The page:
I Am a Bear



From French author and illustrator Jean-Francois Dumont comes a curious tale about a bear in the city. It’s called I Am a Bear, and it is a book that’s sure to make the reader think.

In the book, a bewildered bear wakes up in the city. He has no clue how he got there; all he knows is that this is his new home and he’s hungry. He tries to make contact with the people of the city, but his attempts are always a disaster. Old ladies hit him over the head with their umbrellas, young ladies faint, and butchers chase him to the end of the street with their big, sharp knives.

Because he is not accepted, poor Bear learns to keep quiet and keep to himself. He grows lonelier–and smellier–at his makeshift home under some cardboard boxes and old clothes. In fact, he’s sure he’s destined to be alone until a little girl reaches out. She ignores his smell and his daunting size, and tells him he looks just like a big teddy bear. This is all Bear needs to make him look at his life differently. Suddenly it’s worth it to clean up his shabby home and wash his smelly body.

I Am a Bear is a sweet and haunting book that could be about many different things. It could be a simple “fish out of water” book. It could be about a little girl’s fantasy that an abandoned teddy bear she finds on the street has come to life. Or, it might be about something deeper: like a book that explains how some people (in this case, a bear) live on the fringes of society without a friend in the world, and they don’t know why or how this happened to them. It might even be a reference to the plight of the homeless, who “wake up on the street” and cannot understand how their lives came to such a pass. They reach out, try to make human contact, but are shunned by society.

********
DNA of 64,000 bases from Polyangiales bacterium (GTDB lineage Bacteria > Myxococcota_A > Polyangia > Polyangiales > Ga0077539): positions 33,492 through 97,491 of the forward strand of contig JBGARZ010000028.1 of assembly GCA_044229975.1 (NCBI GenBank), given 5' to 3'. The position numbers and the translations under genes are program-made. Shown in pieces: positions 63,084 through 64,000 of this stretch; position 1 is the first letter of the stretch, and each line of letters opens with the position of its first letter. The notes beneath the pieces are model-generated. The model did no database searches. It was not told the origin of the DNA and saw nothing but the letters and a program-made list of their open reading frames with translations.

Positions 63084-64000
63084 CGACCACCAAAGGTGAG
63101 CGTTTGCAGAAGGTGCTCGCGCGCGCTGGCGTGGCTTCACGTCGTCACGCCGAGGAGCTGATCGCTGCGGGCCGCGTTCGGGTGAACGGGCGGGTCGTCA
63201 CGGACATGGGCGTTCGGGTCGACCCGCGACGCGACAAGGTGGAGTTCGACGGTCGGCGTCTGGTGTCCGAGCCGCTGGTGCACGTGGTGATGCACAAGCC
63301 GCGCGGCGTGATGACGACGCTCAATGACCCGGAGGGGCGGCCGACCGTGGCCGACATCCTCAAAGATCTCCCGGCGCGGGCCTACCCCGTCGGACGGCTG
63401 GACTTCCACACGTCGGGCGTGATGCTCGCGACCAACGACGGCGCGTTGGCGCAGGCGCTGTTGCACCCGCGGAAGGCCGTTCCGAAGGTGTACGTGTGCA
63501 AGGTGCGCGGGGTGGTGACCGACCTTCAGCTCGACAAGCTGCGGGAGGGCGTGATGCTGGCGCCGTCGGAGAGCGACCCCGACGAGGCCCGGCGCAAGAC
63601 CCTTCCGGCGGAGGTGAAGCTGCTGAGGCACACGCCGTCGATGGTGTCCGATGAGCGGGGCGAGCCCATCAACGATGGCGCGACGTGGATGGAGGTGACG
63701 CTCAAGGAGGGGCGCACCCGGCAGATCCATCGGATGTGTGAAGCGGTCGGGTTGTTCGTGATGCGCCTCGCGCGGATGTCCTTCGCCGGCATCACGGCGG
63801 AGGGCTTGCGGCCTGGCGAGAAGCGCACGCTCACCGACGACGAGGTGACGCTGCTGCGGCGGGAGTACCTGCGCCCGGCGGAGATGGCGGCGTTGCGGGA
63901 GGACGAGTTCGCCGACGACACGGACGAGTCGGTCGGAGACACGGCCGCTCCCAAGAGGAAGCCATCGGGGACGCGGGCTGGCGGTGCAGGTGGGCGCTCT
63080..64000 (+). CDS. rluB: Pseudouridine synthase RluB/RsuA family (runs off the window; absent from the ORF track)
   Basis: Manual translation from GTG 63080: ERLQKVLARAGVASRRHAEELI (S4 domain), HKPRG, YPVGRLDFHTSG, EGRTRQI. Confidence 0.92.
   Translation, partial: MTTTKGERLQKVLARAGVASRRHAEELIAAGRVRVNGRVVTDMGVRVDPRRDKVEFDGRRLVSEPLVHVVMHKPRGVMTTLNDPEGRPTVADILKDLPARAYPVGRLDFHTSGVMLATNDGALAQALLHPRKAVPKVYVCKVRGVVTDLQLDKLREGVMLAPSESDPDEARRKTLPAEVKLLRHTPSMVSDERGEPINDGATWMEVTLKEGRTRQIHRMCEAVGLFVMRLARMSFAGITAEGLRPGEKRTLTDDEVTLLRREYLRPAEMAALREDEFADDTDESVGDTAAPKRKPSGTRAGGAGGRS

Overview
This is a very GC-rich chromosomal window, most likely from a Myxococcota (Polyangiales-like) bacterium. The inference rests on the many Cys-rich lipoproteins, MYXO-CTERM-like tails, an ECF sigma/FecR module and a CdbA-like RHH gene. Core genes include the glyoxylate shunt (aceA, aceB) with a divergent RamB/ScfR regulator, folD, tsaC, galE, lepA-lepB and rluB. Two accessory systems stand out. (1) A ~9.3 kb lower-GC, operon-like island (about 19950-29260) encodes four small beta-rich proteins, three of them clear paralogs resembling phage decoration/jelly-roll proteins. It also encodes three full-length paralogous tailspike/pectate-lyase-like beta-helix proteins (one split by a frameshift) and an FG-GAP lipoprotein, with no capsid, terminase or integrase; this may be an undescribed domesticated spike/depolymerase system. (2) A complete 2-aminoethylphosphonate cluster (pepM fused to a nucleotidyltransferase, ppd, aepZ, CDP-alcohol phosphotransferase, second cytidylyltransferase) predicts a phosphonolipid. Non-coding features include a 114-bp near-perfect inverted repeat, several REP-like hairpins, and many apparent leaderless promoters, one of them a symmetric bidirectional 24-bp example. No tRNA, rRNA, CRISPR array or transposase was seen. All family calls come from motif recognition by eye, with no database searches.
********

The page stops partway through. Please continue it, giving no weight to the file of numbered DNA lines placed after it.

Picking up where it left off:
If, indeed, this book is deeper than just the story of a bear that ends up on the street—if it is a book about the homeless and the unwanted, then readers would do well to observe the little girl’s big, big heart. She ignored poor Bear’s smell, filth, and bewilderment and showed him that he did indeed mean something to someone.

This book is recommended for classroom discussions about acceptance and compassion. It may do well in churches, homeless shelters, and even private homes for those parents who aim to teach their children about love, compassion and basic human needs.

Best wishes and happy reading,
Rita Lorraine


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